We used an immortalized cell line derived from normal pancreatic ductal epithelial with near normal genotype and phenotype of pancreatic duct epithelial cells HPV16-E6E7 (H6c7); the isogenic cell line that expresses K-rasG12V H6c7eR-Kras+ (Kras+), and the isogenic cell line that also expresses K-rasG12V and forms tumors H6c7eR-KrasT (KrasT) (8). These cell lines were maintained in keratinocyte serum free media and supplemented with epidermal growth factor and bovine pituitary extract (9). Initial work with these cells demonstrated that they did not form colonies. Thus, feeder cells were used and prepared by growing B1 mouse fibroblast cells in DMEM containing 10% FBS and 1% penicillin and streptomycin plus MEM nonessential amino acids. Cells were then plated in 100-mm dishes and grown to 80% confluence before being irradiated for a total dose of 30 Gy. The cells were harvested and preserved in growth media containing 10% DMSO and aliquots were frozen in liquid nitrogen. Twenty-four hours before clonogenic assay, irradiated cells were thawed and diluted in keratinocyte serum free media. Cells were then seeded at 400 cells per well in 6-well plates as described (10).
Human pancreatic cancer cells were purchased from American Type Culture Collection (Manassas, VA). MIA PaCa-2 cells are undifferentiated human primary pancreatic adenocarcinoma cells and are maintained at 37°C in Dulbecco modified Eagle medium (DMEM; Gibco, Grand Island, NY) supplemented with 10% fetal bovine serum and 2.5% horse serum. AsPC-1 are grown in RPMI 1640 medium contains 20% FBS and 1.0 mM sodium pyruvate.
Intracellular generation of O2·− was assessed using hydroethidine fluorescence. The level of presumably intracellular peroxide was also determined using the oxidation sensitive [C-400; 5-(and-6)-carboxy-2′,7′-dichlorodihydrofluorescein diacetate(DCFH); Molecular Probes, Eugene, OR] and its oxidized form [C-369; 5-(and-6)-carboxy-2′,7′-dichlorofluorescein diacetate] dissolved in DMSO. The oxidized probe was utilized to control for changes in uptake, ester cleavage, and efflux so that differences in fluorescence can definitively be attributed to changes in oxidation of the probe (11). Briefly, cells were incubated with 10 μM of hydroethidine for 40 min or 10 μM of DCFH in HBSS for 20 min in the dark at 37°C with 5% CO2. Cells were then washed with PBS, harvested, and analyzed using a FACScan flow cytometer as described (11).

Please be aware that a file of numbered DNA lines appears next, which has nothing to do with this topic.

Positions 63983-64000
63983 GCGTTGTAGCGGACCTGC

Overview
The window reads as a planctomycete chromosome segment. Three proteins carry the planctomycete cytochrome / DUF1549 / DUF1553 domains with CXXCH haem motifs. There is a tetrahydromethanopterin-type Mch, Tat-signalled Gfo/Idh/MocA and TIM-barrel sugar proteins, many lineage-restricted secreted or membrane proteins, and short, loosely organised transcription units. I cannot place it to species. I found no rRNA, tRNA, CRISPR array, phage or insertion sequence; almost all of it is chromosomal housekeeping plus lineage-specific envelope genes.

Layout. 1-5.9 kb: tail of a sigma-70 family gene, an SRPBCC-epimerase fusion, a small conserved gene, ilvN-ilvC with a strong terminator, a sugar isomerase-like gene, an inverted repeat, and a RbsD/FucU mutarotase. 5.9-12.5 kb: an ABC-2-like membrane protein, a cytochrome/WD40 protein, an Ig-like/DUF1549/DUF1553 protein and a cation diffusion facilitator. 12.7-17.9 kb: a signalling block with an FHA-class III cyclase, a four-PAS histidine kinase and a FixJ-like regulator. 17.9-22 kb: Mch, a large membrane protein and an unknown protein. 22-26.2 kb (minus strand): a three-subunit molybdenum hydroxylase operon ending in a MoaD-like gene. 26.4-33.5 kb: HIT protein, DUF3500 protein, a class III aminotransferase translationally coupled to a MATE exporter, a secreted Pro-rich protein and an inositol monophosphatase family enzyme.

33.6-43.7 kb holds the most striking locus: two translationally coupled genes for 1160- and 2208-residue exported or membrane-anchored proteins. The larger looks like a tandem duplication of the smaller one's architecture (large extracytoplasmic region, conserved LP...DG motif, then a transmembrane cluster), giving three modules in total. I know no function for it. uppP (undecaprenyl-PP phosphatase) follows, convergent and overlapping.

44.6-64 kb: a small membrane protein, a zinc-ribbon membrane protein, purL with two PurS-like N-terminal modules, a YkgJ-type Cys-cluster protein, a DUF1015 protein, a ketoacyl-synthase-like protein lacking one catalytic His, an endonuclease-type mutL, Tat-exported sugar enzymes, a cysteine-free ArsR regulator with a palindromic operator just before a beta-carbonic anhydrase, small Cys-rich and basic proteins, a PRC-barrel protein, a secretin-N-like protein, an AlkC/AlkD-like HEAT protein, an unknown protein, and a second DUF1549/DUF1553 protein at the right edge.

Electron paramagnetic resonance (EPR) was performed in cells treated with 4-hydroxy-TEMPO (Tempol) to determine relative superoxide levels. EPR spectra were acquired and peak heights were quantified and compared in cells treated with Tempol (0, 0.1, 1.0, 10 mM). The cells were washed twice with HBSS and treated with 50 mM DMPO in PBS. The samples were transferred to a quartz flat cell and spectra were recorded using a Bruker EMX spectrometer with the following settings: receiver gain, 1.0 × 106; modulation amplitude, 1.0 G, modulation frequency, 100 kHz. EPR was performed in plasma from mice with and without Tempol in their drinking water. EPR spectra were quantified by comparing to Tempol standard solutions in PBS to determine absolute levels of Tempol.
Immunoreactive protein corresponding to antioxidant enzymes was identified and quantified from total cell protein. Total protein was electrophoresed in a 4–20 % Tris-HCl Ready Gel (Bio-Rad, Hercules, CA). The proteins were then electotransferred to polyvinylidine difluoride (PVDF) membrane. After blocking in 5% fat-free milk for 1 h, the sheets were washed and then treated with antibodies to either MnSOD (1:1000), CuZnSOD (1:5000), EcSOD (1:4000), NOX1 (1:500), NOX2 (1:1000), NOX3 (1:1000), and NOX4 (1:650) overnight. Polyclonal rabbit-anti-human antibodies to MnSOD and CuZnSOD were purchased from Cell Signaling Technology (Danvers, MA) (12). The EcSOD antibody was prepared and characterized by Dr. James Crapo (National Jewish Medical and Research Center, Denver, CO). NOX1, 2, 3, and 4 antibodies were purchased from Abcam (Cambridge, MA). The blots were incubated with horseradish peroxidase-conjugated goat-anti-rabbit IgG (1:10,000, Millipore, Billerica, MA) for 1 h at room temperature. The washed blots were then treated with SuperSignal West Pico Chemiluminescent Substrate (Thermo Scientific, Rockford, IL) and exposed to Classic Blue Autoradiography Film (MIDSCI, St. Louis, MO). All western blots were performed in duplicate.